Geometric challenges, special conditions and restrictions often make it difficult to accommodate an effective and compliant curved guardrail, particularly at intersections on low-speed roadways. Working with the Texas Department of Transportation (TxDOT), engineering experts in the Texas A&M Transportation Institute’s (TTI’s) Roadside Safety and Physical Security Division have developed a short radius guardrail system. The new standard meets the American Association of State Highway and Transportation Officials’ Manual for Assessing Safety Hardware (MASH) Test Level 2 (TL-2) performance criteria for use on low-speed roadways.
“When a secondary road or driveway intersects a highway close to a bridge, it’s difficult to fit the proper guardrail length along the primary roadway to effectively protect motorists from crashing into the drop-off and other hazards under the bridge,” explains TxDOT Transportation Engineer Christopher Lindsey, who worked with the project team. Roadside safety researchers have been seeking crashworthy solutions for a short radius guardrail treatment for two decades. According to Lindsey, “They have finally succeeded.”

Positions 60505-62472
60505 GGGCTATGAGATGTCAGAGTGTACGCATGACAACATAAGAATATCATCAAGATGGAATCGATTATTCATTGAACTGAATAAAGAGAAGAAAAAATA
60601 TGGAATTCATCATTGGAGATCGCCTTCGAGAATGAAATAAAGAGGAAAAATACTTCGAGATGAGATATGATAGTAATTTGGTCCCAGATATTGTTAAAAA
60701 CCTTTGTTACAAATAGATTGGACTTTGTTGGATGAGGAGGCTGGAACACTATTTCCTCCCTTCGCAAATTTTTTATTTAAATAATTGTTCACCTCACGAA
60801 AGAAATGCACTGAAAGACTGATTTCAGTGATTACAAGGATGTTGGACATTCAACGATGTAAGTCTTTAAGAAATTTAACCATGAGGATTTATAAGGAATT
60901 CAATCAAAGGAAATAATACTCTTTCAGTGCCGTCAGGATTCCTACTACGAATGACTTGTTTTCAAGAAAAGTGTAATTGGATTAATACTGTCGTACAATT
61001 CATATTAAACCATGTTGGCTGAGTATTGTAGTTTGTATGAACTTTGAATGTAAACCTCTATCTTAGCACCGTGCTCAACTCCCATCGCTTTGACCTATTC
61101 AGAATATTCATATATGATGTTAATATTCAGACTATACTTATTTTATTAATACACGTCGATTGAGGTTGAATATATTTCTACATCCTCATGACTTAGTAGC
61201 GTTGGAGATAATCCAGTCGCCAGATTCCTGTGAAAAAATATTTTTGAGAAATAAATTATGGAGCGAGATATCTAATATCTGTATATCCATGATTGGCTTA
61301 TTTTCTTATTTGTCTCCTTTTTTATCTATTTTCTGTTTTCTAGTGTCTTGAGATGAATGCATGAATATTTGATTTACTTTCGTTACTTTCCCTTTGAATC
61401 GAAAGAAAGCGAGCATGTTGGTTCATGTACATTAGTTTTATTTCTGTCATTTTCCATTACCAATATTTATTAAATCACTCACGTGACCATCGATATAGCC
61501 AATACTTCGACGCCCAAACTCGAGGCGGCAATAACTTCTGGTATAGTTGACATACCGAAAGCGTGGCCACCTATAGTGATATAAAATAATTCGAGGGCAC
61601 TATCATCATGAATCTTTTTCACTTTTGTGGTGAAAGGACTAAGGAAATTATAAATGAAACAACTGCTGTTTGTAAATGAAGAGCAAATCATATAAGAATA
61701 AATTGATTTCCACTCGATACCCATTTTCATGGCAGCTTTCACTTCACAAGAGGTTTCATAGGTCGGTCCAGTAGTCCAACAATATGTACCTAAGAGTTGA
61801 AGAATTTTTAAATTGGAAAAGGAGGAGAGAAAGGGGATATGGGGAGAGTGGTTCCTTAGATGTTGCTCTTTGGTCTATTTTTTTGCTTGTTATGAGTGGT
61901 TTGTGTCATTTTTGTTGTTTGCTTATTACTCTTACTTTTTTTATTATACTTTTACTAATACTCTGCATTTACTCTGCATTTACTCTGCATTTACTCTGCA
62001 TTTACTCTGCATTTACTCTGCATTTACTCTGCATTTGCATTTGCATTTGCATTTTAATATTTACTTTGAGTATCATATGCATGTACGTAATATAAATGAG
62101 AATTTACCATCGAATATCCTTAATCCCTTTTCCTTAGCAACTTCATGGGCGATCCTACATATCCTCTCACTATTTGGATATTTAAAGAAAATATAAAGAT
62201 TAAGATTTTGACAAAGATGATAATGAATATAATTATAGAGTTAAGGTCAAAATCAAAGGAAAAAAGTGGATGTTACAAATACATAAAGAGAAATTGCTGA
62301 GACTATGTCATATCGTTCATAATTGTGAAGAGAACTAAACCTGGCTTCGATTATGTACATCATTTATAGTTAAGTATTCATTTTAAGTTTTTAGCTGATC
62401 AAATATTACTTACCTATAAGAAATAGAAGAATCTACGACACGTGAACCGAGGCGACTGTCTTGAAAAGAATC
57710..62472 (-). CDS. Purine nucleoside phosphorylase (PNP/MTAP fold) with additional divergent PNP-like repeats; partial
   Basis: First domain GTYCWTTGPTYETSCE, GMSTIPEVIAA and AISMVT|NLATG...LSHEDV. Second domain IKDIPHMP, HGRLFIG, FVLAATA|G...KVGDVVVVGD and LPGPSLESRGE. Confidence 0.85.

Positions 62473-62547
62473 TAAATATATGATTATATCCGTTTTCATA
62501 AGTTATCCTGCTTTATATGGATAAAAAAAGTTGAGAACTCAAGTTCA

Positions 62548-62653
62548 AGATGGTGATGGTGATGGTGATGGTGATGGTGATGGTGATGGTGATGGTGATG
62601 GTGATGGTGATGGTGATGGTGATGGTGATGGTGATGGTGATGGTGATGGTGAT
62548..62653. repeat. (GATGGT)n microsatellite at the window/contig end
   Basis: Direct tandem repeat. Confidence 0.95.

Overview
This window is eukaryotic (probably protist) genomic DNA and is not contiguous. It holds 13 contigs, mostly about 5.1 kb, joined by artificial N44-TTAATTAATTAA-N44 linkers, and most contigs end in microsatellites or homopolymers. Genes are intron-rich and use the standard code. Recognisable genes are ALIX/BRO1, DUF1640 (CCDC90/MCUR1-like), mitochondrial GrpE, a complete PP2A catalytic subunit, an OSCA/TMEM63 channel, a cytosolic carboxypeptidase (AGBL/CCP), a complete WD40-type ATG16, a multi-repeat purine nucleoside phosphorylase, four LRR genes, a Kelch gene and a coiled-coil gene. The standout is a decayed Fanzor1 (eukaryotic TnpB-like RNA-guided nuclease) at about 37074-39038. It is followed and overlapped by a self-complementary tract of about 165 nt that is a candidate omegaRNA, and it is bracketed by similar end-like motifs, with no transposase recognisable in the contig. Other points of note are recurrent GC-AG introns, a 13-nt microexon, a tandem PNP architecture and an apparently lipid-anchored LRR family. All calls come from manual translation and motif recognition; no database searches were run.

TTI researchers first established TxDOT design requirements and site constraints for practical implementation on low-speed roadway intersections, where traffic travels at 44 mph or less. The initial design concepts came from engineering reviews of previous tests, including those previously conducted for the TTI-developed short radius MASH Test Level 3 guardrail treatment for high-speed roadways.
“Then, with repeated computer simulation models, we were able to add some innovation to the design by using sand drums behind a thrie-beam rail,” says TTI Research Scientist Akram Abu-Odeh, who led the project. “The sand drums absorb a good bit of energy as the vehicle is enveloped by the rail, slowing it down substantially.”
TTI conducted five full-scale crash tests in compliance with MASH TL-2 test conditions, modifying some test conditions by increasing the impact angle from 15 to 25 degrees. All tests were successful according to MASH test evaluation criteria. TxDOT now has a new standard for a crashworthy short radius design that can be implemented on low-speed roadways.
“The magic in the system is the sand barrels TTI designed to absorb the amount of energy needed to both shield the bridge rail and keep the car from going into the drop-off,” says Lindsey. “No other project has been able to accomplish that until now.”